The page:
We already know that Apple’s M1 chip is a powerful new processor but now there has been an astonishing breakthrough. An AWS Engineer has run Windows 10 on Apple’s M1 Chip using virtualization software, absolutely destroying the Surface Pro X’s benchmarks in the process.
This is amazing news because it means that Apple’s M1 runs Microsoft’s Windows faster than the Surface Pro X does! This is quite the achievement for Apple and quite embarrassing for Microsoft.
Windows on an M1 got a single-core score of 1,288 and multi-core score of 5,685 whereas the Surface Pro X’s scores were roughly 800 and 3,000 in those respective benchmarks.
Microsoft SQ® 1 and new Microsoft SQ® 2 processors powered by Qualcomm were specifically designed to combine blazing-fast connectivity you love from your smartphone, with the power of Windows 10 to get things done, and the speed you need to keep up throughout your day. Now, it looks like the ‘blazing fast’ claim is amateur at best when put next to the M1 Chip.
At the time of its release, Microsoft claimed that it had three times the performance of a MacBook Air while also having a 13h battery life but now not only is the M1 Chip faster than the Surface Pro X but it has more battery life, essentially leapfrogging Microsoft in the processor benchmark race.
The Surface Pro X prides itself on being one of the fastest devices on the market and historically Microsoft has always outdone Apple when it comes to processing power however it seems that Apple is starting to worry its competitors with its new M1 Chip.
What is the M1 Chip and why is it so fast?
The M1 is Apple’s first custom silicon system on a chip for use in its Mac computer lineup. Since 2006, all Macs have shipped with Intel chips. These utilized the x86 (and later, x86_64) architecture that’s also used on Windows PCs.
The M1 is different because it uses ARM architecture, which usually powers mobile or portable devices, like Apple’s iPhones and iPads. ARM uses a simplified instruction set compared to x86, which results in much lower power consumption. Since the M1 is a custom design, Apple has been able to make it do exactly what the company wants it to do and that’s the difference between the Surface Pro X’s processor and the M1.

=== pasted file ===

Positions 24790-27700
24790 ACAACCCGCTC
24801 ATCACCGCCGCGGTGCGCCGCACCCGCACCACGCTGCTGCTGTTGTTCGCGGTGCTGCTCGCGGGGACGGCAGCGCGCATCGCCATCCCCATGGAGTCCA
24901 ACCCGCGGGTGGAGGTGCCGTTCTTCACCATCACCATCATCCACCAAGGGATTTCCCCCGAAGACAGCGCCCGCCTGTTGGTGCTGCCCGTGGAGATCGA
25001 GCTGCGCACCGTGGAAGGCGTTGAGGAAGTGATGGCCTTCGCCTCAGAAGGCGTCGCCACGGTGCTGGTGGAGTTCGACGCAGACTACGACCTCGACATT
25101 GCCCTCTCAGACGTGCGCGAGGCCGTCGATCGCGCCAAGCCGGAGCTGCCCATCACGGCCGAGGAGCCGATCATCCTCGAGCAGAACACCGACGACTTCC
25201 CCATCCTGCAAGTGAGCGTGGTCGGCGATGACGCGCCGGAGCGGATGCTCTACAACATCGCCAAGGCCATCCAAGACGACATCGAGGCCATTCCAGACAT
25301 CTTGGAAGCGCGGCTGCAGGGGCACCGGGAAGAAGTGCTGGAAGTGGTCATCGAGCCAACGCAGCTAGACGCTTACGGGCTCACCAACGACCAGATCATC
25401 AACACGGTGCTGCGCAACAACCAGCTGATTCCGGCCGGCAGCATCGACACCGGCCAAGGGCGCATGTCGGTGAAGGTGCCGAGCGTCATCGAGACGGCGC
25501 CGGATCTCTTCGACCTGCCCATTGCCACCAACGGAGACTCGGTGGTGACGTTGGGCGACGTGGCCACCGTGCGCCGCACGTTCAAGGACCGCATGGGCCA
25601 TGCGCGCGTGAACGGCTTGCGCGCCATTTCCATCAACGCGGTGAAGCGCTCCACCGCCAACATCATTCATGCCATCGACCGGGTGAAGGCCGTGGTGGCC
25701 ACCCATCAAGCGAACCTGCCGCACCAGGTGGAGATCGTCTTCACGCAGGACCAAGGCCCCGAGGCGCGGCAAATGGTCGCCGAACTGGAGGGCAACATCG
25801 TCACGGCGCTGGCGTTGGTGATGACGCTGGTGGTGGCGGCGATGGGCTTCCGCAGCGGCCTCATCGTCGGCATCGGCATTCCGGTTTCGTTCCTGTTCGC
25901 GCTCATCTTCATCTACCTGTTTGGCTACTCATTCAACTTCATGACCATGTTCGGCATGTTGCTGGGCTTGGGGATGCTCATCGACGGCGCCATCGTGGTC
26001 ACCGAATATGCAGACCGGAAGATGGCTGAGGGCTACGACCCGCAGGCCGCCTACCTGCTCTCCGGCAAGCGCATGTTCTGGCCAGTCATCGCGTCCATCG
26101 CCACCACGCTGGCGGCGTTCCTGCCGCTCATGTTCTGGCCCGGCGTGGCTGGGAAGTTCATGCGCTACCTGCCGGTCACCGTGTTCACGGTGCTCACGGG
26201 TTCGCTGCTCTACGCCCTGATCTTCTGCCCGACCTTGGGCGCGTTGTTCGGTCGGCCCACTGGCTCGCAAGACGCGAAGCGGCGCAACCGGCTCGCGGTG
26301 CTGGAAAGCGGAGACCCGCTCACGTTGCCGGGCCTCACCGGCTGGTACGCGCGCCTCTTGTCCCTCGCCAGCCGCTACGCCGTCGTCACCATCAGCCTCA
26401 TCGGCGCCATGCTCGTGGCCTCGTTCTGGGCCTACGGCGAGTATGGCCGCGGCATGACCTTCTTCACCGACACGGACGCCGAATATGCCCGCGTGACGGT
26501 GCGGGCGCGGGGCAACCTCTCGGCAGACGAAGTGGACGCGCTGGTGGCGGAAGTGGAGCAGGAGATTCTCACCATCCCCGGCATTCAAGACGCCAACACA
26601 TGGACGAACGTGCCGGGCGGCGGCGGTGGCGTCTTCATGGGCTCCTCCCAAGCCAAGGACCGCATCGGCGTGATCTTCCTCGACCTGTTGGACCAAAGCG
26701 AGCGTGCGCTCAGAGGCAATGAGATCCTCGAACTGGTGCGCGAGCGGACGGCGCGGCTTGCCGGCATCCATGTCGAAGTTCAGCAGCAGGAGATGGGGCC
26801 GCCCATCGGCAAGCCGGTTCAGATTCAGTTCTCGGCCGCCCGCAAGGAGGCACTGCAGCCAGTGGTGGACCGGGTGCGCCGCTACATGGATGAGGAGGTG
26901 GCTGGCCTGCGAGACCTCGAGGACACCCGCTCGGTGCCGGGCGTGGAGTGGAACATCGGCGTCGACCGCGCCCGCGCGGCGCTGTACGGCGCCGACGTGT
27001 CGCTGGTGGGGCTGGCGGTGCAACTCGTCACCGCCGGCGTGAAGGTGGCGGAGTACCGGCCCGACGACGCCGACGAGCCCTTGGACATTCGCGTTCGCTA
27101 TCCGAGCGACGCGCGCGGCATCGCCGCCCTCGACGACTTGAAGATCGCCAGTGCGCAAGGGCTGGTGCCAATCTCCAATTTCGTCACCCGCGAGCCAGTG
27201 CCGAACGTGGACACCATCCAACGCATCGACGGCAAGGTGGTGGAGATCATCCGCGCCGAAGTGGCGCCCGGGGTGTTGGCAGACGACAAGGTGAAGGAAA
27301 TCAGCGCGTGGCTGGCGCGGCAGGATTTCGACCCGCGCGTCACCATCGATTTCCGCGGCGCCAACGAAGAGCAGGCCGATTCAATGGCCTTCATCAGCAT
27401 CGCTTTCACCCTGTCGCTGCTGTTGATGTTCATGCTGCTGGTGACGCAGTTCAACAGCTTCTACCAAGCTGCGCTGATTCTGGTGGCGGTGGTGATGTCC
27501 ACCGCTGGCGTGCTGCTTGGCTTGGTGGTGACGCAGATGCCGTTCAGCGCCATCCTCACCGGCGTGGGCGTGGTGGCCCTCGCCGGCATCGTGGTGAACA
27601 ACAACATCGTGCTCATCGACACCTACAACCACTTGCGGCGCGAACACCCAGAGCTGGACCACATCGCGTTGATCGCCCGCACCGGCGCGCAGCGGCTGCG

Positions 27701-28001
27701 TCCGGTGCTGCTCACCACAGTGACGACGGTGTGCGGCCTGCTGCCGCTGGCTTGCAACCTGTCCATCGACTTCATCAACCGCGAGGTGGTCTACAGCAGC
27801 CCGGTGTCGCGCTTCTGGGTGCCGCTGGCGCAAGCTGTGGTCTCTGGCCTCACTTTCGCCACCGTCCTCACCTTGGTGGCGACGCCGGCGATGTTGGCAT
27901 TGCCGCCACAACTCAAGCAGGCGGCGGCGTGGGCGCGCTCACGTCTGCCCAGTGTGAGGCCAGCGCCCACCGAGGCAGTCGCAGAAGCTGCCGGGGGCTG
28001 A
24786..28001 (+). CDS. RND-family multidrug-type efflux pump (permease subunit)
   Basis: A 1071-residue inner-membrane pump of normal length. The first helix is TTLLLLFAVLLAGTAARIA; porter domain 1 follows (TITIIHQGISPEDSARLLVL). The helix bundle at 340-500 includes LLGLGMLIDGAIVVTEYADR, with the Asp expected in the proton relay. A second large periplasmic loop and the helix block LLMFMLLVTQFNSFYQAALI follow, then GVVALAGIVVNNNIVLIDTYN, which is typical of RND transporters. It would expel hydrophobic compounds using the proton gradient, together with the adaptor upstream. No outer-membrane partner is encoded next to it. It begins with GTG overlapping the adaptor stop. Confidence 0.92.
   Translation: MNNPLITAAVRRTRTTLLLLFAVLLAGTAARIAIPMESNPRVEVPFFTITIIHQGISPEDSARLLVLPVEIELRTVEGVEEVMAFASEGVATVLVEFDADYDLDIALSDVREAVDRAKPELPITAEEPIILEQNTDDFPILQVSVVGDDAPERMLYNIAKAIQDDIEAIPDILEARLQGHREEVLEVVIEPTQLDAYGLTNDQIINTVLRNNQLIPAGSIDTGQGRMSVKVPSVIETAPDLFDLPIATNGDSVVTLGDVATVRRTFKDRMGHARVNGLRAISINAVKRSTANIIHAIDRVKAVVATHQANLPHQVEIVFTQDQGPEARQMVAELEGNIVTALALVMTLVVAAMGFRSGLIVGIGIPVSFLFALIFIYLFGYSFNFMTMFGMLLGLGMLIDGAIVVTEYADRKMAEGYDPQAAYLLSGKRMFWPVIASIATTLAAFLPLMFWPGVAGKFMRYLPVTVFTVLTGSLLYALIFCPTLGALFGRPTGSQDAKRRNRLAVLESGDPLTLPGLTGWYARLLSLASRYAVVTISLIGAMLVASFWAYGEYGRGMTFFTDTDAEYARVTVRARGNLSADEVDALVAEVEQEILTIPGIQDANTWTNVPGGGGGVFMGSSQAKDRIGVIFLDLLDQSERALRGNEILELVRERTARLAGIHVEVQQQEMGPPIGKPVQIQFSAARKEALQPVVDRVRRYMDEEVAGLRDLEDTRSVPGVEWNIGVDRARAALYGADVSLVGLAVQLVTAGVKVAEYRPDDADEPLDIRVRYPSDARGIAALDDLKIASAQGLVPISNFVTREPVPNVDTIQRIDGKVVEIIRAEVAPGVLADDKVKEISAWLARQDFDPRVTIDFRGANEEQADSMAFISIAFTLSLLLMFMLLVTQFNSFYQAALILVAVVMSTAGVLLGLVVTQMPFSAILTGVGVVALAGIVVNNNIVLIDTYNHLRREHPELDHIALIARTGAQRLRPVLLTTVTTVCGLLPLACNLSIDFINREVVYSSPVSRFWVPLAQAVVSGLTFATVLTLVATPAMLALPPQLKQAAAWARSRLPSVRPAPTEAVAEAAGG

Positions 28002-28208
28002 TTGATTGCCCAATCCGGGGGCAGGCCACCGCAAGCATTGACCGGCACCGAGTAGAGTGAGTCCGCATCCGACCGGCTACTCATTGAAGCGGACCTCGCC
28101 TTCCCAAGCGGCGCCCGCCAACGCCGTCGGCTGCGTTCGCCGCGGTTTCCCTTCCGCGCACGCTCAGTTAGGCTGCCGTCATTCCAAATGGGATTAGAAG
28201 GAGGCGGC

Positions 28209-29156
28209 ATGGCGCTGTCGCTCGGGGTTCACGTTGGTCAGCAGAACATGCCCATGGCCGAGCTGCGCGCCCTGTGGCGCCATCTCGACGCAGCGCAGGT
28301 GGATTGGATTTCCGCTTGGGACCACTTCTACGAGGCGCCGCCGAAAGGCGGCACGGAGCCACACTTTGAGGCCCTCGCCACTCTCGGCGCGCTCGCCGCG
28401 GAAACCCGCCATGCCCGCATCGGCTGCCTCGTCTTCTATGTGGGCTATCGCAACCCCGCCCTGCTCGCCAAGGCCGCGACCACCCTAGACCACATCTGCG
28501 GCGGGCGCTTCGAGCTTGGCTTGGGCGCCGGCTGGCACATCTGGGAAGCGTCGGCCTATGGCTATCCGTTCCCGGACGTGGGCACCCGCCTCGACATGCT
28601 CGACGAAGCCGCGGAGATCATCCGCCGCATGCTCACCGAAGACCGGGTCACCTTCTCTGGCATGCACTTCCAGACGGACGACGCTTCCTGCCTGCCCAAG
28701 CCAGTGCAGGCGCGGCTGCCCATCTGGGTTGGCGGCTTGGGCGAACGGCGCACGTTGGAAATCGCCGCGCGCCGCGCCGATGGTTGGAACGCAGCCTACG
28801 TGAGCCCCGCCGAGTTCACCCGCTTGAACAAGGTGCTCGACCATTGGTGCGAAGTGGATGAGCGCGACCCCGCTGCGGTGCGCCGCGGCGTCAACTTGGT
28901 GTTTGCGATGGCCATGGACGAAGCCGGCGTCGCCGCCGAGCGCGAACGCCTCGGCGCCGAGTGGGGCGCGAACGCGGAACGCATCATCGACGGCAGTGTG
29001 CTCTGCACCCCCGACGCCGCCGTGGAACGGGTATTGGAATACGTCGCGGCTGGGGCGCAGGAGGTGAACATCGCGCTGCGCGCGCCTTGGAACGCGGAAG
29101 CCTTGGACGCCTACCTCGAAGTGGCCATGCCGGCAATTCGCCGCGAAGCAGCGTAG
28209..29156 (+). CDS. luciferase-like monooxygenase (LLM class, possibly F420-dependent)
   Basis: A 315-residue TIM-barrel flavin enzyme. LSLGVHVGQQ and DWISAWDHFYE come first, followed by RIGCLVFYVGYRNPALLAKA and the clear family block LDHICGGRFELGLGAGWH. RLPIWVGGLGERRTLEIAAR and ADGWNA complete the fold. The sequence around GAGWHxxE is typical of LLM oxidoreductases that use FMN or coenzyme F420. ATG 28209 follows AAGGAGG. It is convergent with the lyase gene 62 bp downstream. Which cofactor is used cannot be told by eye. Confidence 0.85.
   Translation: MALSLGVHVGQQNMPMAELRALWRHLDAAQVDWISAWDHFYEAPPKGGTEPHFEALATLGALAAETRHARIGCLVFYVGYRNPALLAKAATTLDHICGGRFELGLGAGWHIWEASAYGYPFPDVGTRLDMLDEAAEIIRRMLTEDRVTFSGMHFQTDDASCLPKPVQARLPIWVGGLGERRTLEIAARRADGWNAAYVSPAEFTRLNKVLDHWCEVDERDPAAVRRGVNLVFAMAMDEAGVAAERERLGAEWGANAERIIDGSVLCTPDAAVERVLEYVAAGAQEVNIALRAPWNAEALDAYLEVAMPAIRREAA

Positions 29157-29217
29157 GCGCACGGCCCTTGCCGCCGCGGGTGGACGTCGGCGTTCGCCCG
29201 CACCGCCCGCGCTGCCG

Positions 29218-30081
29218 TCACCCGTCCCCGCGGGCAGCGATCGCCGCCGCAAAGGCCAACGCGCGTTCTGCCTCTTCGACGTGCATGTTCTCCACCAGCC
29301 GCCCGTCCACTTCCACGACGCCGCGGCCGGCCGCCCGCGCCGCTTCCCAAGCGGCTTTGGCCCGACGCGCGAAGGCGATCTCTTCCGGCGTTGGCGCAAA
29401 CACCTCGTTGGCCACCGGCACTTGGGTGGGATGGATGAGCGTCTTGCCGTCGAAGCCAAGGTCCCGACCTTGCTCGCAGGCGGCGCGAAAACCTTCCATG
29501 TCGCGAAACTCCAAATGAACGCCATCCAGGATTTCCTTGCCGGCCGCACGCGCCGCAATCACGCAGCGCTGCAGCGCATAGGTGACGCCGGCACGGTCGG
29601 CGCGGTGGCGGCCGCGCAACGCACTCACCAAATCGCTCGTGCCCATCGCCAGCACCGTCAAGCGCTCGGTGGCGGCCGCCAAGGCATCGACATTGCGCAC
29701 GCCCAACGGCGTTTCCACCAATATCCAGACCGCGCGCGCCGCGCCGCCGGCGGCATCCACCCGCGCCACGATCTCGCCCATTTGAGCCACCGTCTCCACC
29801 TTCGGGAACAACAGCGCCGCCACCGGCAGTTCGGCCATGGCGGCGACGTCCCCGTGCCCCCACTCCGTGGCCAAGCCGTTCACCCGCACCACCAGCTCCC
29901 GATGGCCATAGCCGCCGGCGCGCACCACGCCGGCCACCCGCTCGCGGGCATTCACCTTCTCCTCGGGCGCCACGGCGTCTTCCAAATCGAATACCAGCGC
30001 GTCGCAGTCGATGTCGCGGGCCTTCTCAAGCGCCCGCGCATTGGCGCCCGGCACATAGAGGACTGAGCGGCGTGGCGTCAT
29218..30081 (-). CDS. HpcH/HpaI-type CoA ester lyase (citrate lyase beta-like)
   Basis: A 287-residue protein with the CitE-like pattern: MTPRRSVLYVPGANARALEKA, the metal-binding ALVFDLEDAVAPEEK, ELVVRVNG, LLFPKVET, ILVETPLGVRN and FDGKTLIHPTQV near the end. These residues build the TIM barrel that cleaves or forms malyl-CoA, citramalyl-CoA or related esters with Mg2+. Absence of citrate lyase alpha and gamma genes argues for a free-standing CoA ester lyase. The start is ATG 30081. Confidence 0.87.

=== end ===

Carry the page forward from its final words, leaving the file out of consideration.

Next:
The M1 is unique to Apple and they can tweak it to be as efficient as they want and now it can run Microsoft’s products even faster than they can themselves. The benefit of it being custom built is that many separate Mac components, like the GPU and T2 security chip, have been integrated into the M1’s design. This miniaturization process results in greater efficiency or much lower power consumption. It also allows Apple to do what it does best: design hardware and software in tandem so things “just work.”
The 8-Core CPU chip is so efficient because it dedicates power, graphics and performance evenly across its 8 cores leading to fewer power consumptions and a smoother user experience. The new M1 consumes around half as much power as the previous Intel chips, which means double the battery life. The 13-inch MacBook Pro with M1 is quoted to handle an amazing 20 hours of video playback on a single charge, a few hours more battery life than the Surface X Pro.
Simply put the M1 Chip is faster because of its 8 Core components that are a lot more efficient at distributing workloads. The whole system is more efficient. For example, the new MacBooks with the M1 Chip have no traditional fan inside the devices. Instead, they have a custom-built ventilation system, making your MacBook experience perfectly quiet.
This also keeps the device cooler than typical Intel-based computers, this, in turn, helps the MacBook to run faster and doesn’t drain the battery.
Because the M1 Chip has shown that it is faster than the Surface Pro X, it means that applications, the main feature of today’s computers, will run much faster and effectively on the new MacBook with the M1 Chip.
The title race for the fastest processing power is beginning to change and this news is very promising for Apple and their new M1 Chip. Personally, we’re very excited to see further benchmark scores.